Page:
Numerology has been used by for thousands of years to tell us who we are and what our life path may look like based on the vibrational energy of the numbers 1 to 9, 11 and 22.
Sue Fredericks, career intuitive and author of I See Your Dream Job (see also The intuitive mind), makes an excellent case for why numerology does a better job of helping you to discern your true career path than any other career book I have read. This is not just another horoscope book, where the astrological descriptions often seem so generic that they can apply to just about everyone. Her added value lies in directly linking destiny path to career choice. Most of us would probably not make that link, figuring that our destiny is not necessarily our career. We should think again if we are looking for fulfillment.
We have all heard that it is better to find something you love to do as a career choice than something that you think will lead to money. The money will always follow the path you love, is the thinking. Finding something we love to do is tricky. We very often confuse what we think we like to do with what we are good at doing (skills we have learned). Another false step is to want to be like someone else, usually someone famous or fabulously rich. We are not like anybody else. We are all born with a unique molecular vibration that makes us who we are. Being who we are can earn us all the money we will ever need, Sue Frederick reassures us. Intuitively, this makes sense to me.
As a parent of a young adult in a mental health crisis, you may be doing your child a real favor by absorbing what the book has to say about possible career paths derived from being yourself. A person in a mental health crisis knows a lot about pain. This book advises you to consider your pain as your career fuel. Choose the right time to open up this career path dialogue, when your relative is well along the road to recovery. Forcing the issue too soon can provoke a crisis, as my husband and I learned the hard way last year.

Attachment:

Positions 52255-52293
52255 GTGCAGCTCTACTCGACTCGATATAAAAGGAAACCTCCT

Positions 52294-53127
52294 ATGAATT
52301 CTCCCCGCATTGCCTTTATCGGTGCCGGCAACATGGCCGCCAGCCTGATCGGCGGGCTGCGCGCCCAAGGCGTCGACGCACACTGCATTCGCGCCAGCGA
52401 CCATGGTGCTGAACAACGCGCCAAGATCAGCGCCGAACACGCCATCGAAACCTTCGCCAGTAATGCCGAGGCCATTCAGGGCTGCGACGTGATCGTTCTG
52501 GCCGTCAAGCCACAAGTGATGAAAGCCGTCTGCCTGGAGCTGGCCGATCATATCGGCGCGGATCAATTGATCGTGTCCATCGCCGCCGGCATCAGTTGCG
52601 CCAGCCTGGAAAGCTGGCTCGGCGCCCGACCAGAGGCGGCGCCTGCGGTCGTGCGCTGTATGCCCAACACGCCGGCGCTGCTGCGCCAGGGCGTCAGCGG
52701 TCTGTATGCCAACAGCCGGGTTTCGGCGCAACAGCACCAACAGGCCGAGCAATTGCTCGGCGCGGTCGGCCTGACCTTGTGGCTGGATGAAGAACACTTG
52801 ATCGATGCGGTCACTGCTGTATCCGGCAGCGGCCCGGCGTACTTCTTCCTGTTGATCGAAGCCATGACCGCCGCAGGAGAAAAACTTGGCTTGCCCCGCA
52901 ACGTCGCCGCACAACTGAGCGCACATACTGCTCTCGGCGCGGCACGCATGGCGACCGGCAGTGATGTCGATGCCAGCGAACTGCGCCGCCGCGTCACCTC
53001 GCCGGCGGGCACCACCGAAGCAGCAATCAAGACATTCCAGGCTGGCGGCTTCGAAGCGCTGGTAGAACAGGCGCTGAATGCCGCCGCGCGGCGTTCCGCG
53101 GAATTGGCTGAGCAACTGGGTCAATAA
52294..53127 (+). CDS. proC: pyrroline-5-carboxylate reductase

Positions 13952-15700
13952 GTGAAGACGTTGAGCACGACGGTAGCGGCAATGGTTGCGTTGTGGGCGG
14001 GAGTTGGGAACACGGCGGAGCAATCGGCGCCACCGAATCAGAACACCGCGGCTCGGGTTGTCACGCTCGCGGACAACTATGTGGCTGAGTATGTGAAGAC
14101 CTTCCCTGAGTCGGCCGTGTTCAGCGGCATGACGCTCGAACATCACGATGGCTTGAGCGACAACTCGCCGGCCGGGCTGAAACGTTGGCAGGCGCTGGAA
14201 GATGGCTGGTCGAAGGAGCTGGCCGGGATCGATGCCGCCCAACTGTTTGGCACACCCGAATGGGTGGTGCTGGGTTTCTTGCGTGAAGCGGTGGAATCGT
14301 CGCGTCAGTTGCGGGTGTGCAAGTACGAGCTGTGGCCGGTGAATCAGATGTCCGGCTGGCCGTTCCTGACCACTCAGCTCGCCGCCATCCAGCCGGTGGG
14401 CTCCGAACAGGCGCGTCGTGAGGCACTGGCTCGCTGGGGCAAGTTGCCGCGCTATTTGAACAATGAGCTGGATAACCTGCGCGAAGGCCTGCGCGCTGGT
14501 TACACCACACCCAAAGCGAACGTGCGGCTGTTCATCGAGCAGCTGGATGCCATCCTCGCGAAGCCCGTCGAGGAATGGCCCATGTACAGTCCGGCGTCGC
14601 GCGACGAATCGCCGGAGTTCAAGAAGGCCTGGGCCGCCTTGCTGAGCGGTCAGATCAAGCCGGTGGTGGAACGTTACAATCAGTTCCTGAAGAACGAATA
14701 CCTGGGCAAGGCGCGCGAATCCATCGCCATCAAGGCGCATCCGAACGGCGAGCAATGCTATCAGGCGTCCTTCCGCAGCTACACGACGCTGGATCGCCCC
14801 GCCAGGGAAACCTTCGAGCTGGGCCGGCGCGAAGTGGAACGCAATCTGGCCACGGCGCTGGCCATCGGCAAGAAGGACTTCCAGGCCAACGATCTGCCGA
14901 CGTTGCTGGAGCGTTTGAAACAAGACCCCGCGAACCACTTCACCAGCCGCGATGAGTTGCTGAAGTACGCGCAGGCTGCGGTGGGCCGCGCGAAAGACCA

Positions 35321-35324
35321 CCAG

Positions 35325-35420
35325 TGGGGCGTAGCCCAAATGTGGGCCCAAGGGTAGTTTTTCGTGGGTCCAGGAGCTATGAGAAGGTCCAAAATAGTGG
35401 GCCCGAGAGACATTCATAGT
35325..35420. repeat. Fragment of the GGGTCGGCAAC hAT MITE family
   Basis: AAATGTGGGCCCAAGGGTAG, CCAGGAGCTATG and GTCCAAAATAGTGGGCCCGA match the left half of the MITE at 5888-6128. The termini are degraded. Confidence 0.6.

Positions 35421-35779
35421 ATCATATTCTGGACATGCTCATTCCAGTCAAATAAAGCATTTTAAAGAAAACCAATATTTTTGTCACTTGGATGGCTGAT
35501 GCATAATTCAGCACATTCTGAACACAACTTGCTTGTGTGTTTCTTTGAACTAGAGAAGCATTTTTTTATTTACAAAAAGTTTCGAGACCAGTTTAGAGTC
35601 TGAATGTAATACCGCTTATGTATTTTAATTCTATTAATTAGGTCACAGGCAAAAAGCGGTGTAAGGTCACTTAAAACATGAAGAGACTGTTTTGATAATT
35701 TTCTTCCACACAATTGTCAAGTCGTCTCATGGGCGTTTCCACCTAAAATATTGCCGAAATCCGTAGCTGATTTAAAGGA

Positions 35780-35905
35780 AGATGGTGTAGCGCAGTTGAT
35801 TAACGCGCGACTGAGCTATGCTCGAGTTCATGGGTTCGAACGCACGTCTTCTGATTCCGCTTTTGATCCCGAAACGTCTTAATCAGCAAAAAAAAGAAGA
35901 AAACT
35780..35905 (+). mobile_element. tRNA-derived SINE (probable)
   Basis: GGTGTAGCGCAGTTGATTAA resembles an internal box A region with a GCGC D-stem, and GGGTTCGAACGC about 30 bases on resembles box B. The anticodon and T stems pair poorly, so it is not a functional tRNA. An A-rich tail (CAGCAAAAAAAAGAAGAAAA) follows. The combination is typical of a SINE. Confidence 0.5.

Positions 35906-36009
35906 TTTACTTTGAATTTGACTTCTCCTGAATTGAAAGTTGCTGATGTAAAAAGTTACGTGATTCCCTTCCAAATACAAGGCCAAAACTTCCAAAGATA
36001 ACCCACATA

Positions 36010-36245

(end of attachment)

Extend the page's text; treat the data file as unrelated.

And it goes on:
For most people, getting further education or training in a field of interest is key to eventually working at a job in a field that they love. For young people who have lost precious years due to a mental health crisis, their sense of self worth needs a boost, which actually provides a wonderful window of opportunity to get started or get re-positioned in something they love while still young.
Which brings me to the numbers.
Adding up Chris’s birth day, month and year and reducing it to a prime number reveals that he is a 3. This is his birth path, his destiny number. Combining it with the astrological sign adds flavor to the life path number. Chris is a Capricorn 3. Number 3s are creative and possible career paths according to Sue Frederick are acting, music, art, fantasy or science fiction writing and teaching. So far, this doesn’t sound exceptionally insightful, but Sue Frederick adds her insight to it. Number 3s are better off teaching in none-traditional settings, she advises, as a large school system would probably feel too restrictive. The negative qualities of number 3s will surface if they are not doing what they love to do. Unlike hardworking number 4s, who often get lost in the drudgery, if number 3s are not having fun at what they do, they will quickly lose interest. She also cautions number 3s not to rely on other people for handouts. (Thank you, Sue!) They are perfectly capable of making a career that pays their way. I have been pushing Chris to think of music and fantasy writing as a career focus, so the book confirmed my hunch. Because Chris is naturally intuitive, and sees meaning and relationships where others fail to see them, numerology makes sense to him. He appreciates being a number 3. It’s becoming an easy sell.
Now, when we sit down to discuss options for taking classes at the university, the discussion go along the lines of: Don’t bother to look at this course, because it is off path for you. Consider this one instead. Using your pain as your fuel, is great advice for an aspiring writer or artist. In schizophrenia, there is plenty of pain to fuel an eventual career path. Make that pain work for you.